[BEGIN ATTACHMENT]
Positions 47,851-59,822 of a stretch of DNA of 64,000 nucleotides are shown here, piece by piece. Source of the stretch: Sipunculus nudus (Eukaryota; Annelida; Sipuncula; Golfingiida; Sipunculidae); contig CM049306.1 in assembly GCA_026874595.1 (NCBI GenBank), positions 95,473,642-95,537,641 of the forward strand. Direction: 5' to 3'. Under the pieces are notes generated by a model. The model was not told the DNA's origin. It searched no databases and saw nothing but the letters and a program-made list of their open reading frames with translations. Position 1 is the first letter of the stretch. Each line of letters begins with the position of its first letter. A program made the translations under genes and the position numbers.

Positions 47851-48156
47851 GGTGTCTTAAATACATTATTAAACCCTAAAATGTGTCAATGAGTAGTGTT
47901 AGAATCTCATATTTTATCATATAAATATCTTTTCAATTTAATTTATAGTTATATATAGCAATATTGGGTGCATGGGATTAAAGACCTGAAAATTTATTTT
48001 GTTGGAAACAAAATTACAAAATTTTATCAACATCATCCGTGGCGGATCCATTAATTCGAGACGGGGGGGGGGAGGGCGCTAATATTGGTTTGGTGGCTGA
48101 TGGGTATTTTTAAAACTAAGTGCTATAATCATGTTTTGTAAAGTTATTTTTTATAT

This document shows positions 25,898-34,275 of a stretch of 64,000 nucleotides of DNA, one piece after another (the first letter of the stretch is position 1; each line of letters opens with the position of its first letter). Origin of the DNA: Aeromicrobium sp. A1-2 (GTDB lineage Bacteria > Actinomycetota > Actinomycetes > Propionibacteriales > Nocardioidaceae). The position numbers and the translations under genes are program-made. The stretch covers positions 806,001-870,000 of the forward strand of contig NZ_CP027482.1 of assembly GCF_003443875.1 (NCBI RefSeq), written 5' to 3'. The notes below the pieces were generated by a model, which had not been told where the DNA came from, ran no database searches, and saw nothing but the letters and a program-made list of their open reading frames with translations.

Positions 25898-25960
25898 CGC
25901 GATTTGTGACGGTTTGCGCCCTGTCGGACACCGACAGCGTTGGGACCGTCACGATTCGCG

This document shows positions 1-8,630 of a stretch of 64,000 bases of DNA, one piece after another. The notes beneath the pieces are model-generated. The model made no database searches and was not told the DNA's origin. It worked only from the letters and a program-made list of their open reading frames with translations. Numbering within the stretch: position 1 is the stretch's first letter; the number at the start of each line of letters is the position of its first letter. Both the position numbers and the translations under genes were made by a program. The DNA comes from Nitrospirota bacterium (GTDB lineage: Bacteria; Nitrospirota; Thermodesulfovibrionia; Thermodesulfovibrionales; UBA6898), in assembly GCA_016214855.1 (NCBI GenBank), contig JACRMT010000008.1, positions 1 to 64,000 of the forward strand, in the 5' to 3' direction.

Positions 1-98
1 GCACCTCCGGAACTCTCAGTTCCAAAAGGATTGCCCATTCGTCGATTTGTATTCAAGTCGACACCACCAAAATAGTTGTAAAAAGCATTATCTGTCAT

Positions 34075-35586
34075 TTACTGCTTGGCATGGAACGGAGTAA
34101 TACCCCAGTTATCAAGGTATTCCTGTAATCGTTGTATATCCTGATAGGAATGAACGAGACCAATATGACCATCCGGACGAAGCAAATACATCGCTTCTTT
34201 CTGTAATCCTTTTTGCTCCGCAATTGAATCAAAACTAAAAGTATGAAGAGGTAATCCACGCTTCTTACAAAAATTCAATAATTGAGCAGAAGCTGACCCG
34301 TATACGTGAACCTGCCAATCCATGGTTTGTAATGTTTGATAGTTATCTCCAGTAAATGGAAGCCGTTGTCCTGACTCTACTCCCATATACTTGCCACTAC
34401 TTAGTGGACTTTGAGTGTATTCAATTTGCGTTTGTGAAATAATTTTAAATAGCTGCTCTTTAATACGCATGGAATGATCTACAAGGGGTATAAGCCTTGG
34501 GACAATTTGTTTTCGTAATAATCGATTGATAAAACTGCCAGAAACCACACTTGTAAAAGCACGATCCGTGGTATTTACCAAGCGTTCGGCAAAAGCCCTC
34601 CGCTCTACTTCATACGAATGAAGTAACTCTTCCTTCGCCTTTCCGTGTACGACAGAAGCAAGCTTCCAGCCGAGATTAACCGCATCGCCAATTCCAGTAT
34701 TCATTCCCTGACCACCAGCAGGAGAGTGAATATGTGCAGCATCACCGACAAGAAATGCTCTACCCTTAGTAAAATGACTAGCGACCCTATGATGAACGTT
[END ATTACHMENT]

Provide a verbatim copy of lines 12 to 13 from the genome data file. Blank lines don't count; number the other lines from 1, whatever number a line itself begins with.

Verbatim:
Positions 1-98
1 GCACCTCCGGAACTCTCAGTTCCAAAAGGATTGCCCATTCGTCGATTTGTATTCAAGTCGACACCACCAAAATAGTTGTAAAAAGCATTATCTGTCAT